Wednesday, Dec. 31, 2008 | Reporter Emily Alpert‘s Dec. 20 article “Gauging the Success of Three Schools” provides a comprehensive view of the myriad academic, social, and health services available to students and families through the San Diego State University/City Heights Educational Collaborative. It is increasingly clear that these are the kinds of supports all schools should provide in communities like City Heights in order to improve the lives of children. The involvement of San Diego State and Price Charities is central to creating a learning environment with community support and a capacity to respond to the changing demographics of our area.

With so many resources at these schools, it is a fair question to ask about the success of the three schools, but we think that success can be measured in a number of ways — not just standardized test scores, understanding that our ultimate goal is to improve these even further as well. In the case of these three schools, changes within the City Heights Educational Collaborative and its schools have been accompanied by dramatic changes in the leadership of the San Diego Unified School District, as well as new national education standards. The Collaborative has responded to these changes and there are several positive results that show its success.

  • Ranked No. 1 for API growth: Since 1999, Hoover High and Clark Middle have ranked first among San Diego high schools and middle schools for growth in the Academic Performance Index (API) ranking — which is promoted as the most appropriate measure of improvement in school achievement; Rosa Parks Elementary has ranked 6th among 99 other schools.
  • More students outperforming their peers: Since establishing the City Heights Educational Collaborative, more students from these schools are taking algebra in the 7th grade. Last year, 34 seventh-grade students at Monroe Clark took the California Standards Test (CST) for Algebra I. As a group, they displayed an incredible level of success with 97 percent scoring proficient or advanced, a year earlier than most of their peers. And the number of 7th graders who take the Algebra I exam is expected to double in the 2008/09 academic year.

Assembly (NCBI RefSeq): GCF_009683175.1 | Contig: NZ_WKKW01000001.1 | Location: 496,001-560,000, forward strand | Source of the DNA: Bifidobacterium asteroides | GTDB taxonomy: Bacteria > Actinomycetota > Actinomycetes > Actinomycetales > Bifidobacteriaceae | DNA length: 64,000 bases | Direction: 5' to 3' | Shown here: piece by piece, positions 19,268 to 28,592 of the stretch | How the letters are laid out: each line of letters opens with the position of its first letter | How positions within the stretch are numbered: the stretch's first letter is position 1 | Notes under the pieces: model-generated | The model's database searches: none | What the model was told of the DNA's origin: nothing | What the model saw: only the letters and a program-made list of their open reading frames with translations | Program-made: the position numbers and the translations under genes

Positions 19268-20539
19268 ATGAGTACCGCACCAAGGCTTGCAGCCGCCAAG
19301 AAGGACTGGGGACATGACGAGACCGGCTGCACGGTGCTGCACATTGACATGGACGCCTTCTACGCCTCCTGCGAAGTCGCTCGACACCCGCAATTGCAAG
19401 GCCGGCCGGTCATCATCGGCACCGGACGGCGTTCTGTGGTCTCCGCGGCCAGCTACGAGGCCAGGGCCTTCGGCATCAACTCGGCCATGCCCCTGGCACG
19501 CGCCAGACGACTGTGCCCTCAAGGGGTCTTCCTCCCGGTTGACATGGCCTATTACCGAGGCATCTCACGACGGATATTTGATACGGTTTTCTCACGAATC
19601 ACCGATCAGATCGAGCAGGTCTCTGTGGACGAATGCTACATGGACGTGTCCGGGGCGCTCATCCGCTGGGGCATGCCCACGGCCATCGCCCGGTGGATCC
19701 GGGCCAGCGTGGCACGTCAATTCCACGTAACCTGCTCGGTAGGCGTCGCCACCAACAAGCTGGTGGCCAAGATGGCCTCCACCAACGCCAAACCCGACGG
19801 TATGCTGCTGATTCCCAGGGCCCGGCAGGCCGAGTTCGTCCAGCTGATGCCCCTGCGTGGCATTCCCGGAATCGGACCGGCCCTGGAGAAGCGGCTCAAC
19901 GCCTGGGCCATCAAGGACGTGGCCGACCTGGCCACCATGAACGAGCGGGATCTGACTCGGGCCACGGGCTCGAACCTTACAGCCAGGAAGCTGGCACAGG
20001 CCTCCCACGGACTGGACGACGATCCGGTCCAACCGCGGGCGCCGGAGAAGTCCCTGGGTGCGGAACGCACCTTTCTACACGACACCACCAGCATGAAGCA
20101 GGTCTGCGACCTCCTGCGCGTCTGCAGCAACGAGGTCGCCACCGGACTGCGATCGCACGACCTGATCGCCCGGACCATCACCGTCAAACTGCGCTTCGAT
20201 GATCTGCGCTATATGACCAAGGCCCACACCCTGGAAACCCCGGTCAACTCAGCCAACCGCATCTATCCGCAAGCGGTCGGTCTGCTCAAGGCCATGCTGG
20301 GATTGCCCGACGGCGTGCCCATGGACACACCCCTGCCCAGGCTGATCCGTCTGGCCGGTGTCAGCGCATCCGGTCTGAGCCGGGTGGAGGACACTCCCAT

• Schools are consistently improving: The investment in the City Heights community has consistently improved. In 2007 and 2008, Hoover High School reached a 70 percent graduation rate, meeting the federal graduation criteria — something that had not been done in previous years. In 2008, higher percentages of 6th and 9th grade students scored proficient or advanced on the CST for English and Mathematics than in any of the previous six years. In addition, the incoming classes of 2008/09 are achieving near unprecedented levels of proficiency on both English and Mathematics.

Many of our other successes were noted in Alpert’s article such as our teacher retention rate and our exceptional parent centers and services. Beginning last school year, SDSU’s National Center for Urban School Transformation (NCUST) began work with the three Collaborative schools. NCUST has become a leading center for disseminating successful approaches to improving student achievement and it is a source of pride to be able to offer its services to schools in City Heights.

The three Collaborative schools are on the right path and we anticipate continued gains that demonstrate the value of the investment in our youth. The students of City Heights are the future of our society and are worthy of our investment.

Tim Allen is executive director of the City Heights Educational Collaborative.

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